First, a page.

Recently it has been argued that the Westminster Standards (i.e., the Confession of Faith, the Shorter Catechism, and the Larger Catechism), were consensus documents and as such represent a general agreement on certain points but as a consensus document the doctrine of the confession is not intended to be binding at every point. Thus, regarding the doctrine of the covenant of works, it is argued that there were several theologians in the period who did not teach it and thus today, even those who affirm the Westminster Standards are not obligated to believe the covenant of works. It is further argued that there is a fundamental problem in the doctrine of the covenant of works, namely that it is legalistic. As the argument goes, if we combine these two considerations, one can be faithful to the Westminster Standards and deny the covenant of works.
Let us being with the second part of the argument, that the doctrine of the covenant of works is “legalistic.” The adjective “legalistic” is a little slippery. E.g., Christians confess that the abiding validity of God’s moral law. It is the Antinomians, i.e., to those who reject the abiding validity of the moral law, who hold that it expired with the death of Christ. That the moral law was in force before Sinai, during the Old (Mosaic) Covenant, and remains in effect in the New Covenant is the ecumenical Christian doctrine.
There are good reasons to reject the antinomian position. First, the moral law was not first published at Sinai. The moral law is not purely Mosaic. It is grounded in creation. God gave a law to Adam: “You may surely eat of every tree of the garden, but of the tree of the knowledge of good and evil you shall not eat, for in the day that you eat of it you shall surely die” (Gen 2:16–17; ESV). Implied in that commandment is the entire moral law. It required him to love God above all and his neighbor as himself. It prohibited idolatry, murder, theft, sexual immorality, and covetousness. Further, the Sabbath was already instituted in creation (Gen 2:3; Ex 20:8). It was a part of the creational pattern into which he was created.
God’s moral law is a reflection of his nature and it is reflected and embedded in creation. This is what Paul teaches in Romans chapters 1 and 2. Because it is grounded in creation and revealed in nature, the substance of the moral law is known universally and all humans shall be judged by it. Further, that it was republished at Sinai does not make the moral law purely Mosaic. It temporarily took on some Mosaic, typological features (e.g., the land promise), which were fulfilled and that expired with the death of Christ. The civil and ceremonial Israelite laws were added to it but they, with all the types and shadows, expired with the death of Christ. The moral law does not expire. It cannot expire. We know that the moral law continues in force in the New Covenant. Our Lord summarized the moral law for us in Matthew 22:37–40 and the Apostles re-stated it repeatedly. The moral law per se is not Mosaic but grounded in the nature of God. It can no more change than God can change. There will never be a time when it is appropriate to have another God before the Triune God revealed in Scripture. There will never be a time when it is appropriate to commit adultery or to covet. The premise that the moral law is inherently Mosaic and thus fulfilled and expired in Christ is false. Therefore the conclusion that the moral law is no longer valid is also false.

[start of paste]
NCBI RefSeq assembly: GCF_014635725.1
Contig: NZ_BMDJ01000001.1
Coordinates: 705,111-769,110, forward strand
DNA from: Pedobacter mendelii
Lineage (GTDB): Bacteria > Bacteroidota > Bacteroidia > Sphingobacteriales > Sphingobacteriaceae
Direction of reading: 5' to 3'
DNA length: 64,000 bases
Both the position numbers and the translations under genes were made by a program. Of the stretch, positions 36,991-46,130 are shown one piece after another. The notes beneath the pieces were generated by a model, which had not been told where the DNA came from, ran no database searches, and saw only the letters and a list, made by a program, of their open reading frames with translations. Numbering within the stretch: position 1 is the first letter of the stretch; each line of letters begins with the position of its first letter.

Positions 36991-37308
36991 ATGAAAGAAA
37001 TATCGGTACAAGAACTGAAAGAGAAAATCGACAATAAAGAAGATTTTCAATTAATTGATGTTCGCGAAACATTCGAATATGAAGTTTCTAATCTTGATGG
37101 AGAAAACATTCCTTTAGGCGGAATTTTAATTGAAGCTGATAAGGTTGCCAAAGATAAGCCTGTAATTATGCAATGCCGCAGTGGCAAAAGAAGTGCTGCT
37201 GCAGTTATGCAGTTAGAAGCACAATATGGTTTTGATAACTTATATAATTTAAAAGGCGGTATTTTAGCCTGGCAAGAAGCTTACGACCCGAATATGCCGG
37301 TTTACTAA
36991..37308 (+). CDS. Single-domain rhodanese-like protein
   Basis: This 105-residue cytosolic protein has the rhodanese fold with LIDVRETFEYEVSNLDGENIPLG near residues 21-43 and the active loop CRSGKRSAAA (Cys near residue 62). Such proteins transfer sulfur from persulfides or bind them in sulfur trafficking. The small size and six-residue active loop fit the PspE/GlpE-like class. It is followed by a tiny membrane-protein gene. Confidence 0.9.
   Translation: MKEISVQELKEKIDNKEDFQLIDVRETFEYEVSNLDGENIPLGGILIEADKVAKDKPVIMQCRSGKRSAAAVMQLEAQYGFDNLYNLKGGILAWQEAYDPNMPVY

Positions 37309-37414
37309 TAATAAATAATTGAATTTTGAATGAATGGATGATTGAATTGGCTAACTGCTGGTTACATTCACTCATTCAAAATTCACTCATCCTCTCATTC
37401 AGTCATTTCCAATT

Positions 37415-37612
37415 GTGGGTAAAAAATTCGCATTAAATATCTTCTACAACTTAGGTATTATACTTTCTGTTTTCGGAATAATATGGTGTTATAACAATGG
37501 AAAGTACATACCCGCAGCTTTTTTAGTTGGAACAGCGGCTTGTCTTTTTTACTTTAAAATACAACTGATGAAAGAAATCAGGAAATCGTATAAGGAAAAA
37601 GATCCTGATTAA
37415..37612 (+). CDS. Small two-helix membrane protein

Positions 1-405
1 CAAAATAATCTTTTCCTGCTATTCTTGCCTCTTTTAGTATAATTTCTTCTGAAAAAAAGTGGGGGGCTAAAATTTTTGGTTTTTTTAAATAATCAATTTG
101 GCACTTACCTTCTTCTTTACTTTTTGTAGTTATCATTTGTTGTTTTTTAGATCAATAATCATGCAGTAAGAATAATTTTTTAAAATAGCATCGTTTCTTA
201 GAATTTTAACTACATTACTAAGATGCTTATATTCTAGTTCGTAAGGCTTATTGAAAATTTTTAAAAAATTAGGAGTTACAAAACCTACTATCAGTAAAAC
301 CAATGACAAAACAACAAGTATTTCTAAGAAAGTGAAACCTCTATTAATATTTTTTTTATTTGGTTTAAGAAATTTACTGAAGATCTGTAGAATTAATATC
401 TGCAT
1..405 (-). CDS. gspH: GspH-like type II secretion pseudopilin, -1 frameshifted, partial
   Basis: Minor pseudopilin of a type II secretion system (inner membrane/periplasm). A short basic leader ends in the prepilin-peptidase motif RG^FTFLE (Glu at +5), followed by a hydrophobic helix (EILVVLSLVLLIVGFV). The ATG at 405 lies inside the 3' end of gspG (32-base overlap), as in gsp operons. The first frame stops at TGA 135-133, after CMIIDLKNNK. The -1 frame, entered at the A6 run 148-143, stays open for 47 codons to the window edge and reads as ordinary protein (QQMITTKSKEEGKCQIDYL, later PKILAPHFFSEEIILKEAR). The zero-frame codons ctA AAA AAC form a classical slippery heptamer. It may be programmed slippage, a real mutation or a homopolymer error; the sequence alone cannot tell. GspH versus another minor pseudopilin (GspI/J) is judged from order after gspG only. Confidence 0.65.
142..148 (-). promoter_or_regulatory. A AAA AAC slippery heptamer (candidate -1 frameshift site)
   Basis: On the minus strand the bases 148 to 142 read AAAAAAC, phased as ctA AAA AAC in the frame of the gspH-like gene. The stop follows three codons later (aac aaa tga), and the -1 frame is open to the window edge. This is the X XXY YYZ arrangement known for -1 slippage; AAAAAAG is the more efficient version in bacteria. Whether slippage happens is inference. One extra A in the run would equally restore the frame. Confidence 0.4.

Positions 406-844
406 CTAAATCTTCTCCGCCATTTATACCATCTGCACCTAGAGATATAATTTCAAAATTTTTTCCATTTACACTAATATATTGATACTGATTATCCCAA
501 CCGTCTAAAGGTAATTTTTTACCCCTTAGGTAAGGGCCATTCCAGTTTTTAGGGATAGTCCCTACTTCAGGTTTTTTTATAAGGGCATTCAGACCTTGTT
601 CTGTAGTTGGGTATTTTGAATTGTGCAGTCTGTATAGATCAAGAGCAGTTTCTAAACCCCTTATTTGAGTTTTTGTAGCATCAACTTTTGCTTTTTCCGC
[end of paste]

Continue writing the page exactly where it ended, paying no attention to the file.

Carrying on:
The claim that the covenant of works is legalistic is, in part, a problem of definition. By legalistic we usually mean three things: that our standing before God might be determined by our law keeping or an undue emphasis upon the law in sanctification or the imposition of man-made laws in the Christian life. None of these is true in the doctrine of the covenant of works. The covenant of works holds that God made Adam’s entrance (and ours) into eternal life conditional upon perfect and perpetual obedience to his holy law. It further holds that God made Adam so that he could obey it, if he would, and the he freely, mysteriously, and tragically chose not to obey. In so doing he, as the federal head of all humanity plunged himself and us into sin and death.
The doctrine of the covenant of works is not legalistic because it was instituted before the fall, when Adam had the ability to obey. Before the fall Adam heart, mind, and will were not corrupted by sin. We must distinguish clearly, with a bright line, between life before the fall (ante lapsum) and after the fall (post lapsum). Historically, it was the Pelagians who refused the make this distinction. They taught that Adam was merely a bad example and Jesus was merely a good example. Pelagius and his followers made Jesus into the first Christian. Thus, they had no compunctions about saying that just as Adam might have obeyed so too we now, even after the fall, have the power to obey. This is the great danger of those who (like Norman Shepherd) talk about Adam’s faith and works, Jesus’ faith and works, and our faith and works as if Adam, Jesus, and we are all saved by faith and works. That is a form of Pelagianism. According to the Synod of Dort, the Remonstrants (Arminians) resuscitated the errors of the Pelagians. This is the irony of describing the doctrine of the covenant of works as Pelagian. It is the absolute antithesis of Pelagianism. The criticism rests on a gross misunderstanding of both Pelagianism and the doctrine of the covenant of works. Pelagius more or less ignored the fall thus blurring the line between the pre- and postlapsarian state. The covenant of works unto glory was only said to be effective before the fall.
To say that sinners are able to obey the law unto sufficiently to enter into eternal blessedness is legalism but the doctrine of the covenant of works has never taught such a thing. It is legalistic to say that Christians are under a covenant of works now for their standing with God but the covenant of works has never taught that either. It is legalistic to impose man-made laws upon Christians but doctrine of the covenant of works does not do that. By any reasonable, objective definition of the covenant of works cannot be called legalistic.
We must also get a right definition of grace. In Scripture grace is God’s favor to sinners. It is not conditioned by anything in them or done by them. Adam was not a sinner until he sinned. He was not under a covenant of grace before the fall.